In 2017 to 2018 interested community members petitioned Council, Department of Conservation and other relevant organisations to recognise the importance of the bridge, promote public access and ensure its conservation. Their aim was establish a walking track and to turn the area around the bridge into a picnic spot and promote the story of Sir Truby King and the bridge to the tourist market. In September 2018, a local farmer gave permission to use his land on the south side of the river bank to provide public access. The submissions received additionally provide a strong indication of the esteem with which this place is held in the community.
(j) The importance of identifying rare types of historic places.
The longevity of Sir Truby King’s bridge is all the more important given that it is a rare example of part of a private rail line established to support a local industry and is believed to be the sole example of its type in Southland.
Summary of Significance or Values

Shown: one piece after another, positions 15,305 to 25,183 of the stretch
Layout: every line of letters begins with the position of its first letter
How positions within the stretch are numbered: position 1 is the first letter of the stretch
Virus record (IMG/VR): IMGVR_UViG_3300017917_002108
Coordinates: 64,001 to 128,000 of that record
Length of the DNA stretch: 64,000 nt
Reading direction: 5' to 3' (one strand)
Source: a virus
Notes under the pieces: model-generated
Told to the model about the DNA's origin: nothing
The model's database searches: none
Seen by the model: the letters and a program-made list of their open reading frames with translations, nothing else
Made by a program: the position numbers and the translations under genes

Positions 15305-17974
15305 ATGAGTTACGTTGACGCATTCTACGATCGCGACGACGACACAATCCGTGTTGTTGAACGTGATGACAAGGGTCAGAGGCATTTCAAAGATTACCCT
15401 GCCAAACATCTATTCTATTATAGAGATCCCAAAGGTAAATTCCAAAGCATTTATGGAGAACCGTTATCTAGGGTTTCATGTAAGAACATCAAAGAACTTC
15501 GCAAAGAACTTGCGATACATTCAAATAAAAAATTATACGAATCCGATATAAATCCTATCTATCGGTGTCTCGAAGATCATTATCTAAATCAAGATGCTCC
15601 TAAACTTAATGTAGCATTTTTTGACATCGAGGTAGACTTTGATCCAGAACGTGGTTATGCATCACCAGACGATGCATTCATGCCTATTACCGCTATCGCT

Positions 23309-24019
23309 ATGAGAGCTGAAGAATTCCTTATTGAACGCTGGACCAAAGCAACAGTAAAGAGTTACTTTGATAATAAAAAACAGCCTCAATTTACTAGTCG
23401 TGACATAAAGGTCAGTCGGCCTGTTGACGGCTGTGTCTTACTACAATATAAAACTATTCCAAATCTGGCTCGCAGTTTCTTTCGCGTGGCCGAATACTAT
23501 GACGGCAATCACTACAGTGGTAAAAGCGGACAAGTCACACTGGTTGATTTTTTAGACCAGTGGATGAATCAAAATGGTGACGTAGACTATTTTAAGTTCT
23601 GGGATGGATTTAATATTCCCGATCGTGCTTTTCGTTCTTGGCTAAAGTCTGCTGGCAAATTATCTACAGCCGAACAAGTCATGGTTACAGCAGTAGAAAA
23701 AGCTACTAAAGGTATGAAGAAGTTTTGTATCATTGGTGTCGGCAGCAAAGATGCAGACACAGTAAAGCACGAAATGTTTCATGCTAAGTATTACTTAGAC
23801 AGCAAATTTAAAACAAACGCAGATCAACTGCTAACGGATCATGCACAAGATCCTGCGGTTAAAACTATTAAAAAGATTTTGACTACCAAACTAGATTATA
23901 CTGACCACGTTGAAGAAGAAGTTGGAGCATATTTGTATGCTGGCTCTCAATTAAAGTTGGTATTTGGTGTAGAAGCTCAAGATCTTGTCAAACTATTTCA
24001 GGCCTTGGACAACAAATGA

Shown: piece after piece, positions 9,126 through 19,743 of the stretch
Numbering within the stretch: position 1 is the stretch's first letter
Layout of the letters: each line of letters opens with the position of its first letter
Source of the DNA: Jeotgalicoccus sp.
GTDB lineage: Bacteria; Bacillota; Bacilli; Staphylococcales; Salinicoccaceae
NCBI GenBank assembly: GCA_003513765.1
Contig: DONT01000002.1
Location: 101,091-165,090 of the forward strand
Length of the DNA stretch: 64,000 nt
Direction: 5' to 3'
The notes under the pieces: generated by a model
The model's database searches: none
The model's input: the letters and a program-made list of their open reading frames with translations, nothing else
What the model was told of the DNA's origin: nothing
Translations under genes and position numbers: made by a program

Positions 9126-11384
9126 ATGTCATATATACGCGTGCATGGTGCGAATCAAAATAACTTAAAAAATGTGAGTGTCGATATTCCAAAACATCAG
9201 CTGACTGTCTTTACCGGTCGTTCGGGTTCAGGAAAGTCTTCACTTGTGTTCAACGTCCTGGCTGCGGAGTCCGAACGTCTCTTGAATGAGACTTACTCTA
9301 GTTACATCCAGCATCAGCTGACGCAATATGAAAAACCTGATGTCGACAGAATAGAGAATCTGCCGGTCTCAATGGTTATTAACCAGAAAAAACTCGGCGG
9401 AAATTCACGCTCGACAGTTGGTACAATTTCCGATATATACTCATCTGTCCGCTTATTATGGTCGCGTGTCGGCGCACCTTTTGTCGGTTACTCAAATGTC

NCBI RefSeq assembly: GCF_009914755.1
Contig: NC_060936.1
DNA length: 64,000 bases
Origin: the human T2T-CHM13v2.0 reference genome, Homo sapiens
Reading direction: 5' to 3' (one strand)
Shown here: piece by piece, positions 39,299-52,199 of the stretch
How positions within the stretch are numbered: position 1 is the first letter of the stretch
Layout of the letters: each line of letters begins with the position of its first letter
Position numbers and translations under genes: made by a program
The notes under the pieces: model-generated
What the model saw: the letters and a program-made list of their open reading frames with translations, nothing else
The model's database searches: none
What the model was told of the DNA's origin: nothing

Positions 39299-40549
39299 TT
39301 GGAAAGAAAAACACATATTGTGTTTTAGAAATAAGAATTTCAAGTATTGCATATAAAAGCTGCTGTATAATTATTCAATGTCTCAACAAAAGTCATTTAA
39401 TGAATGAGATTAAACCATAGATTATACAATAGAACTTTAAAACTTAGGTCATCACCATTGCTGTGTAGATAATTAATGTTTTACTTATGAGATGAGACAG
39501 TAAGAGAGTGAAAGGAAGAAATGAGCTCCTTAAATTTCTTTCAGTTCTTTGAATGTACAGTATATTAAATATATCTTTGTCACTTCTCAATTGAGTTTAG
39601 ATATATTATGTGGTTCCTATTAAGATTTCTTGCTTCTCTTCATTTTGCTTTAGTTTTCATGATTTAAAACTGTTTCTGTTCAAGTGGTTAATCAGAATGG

The crucial role bridges played in the development of New Zealand is generally overlooked. Yet ‘the history of New Zealand engineering is the history of New Zealand itself…the development of roadways, [and] railways… has represented the development of the nation.’ Bridges also played a pivotal economic role in our nation’s history – even more so for the private companies who built tram lines and bridges to transport everything from logs and coal to butter and cheese boxes to market. Most of these tramlines and bridges were temporary, fit for purpose structures and have not survived. Even most government-built timber bridges have not survived the rigours of time and modern needs. This makes Sir Truby King Railway Bridge all the more special – it appears to be a lone surviving example of a Howe truss timber bridge, built by a private company to NZR specifications.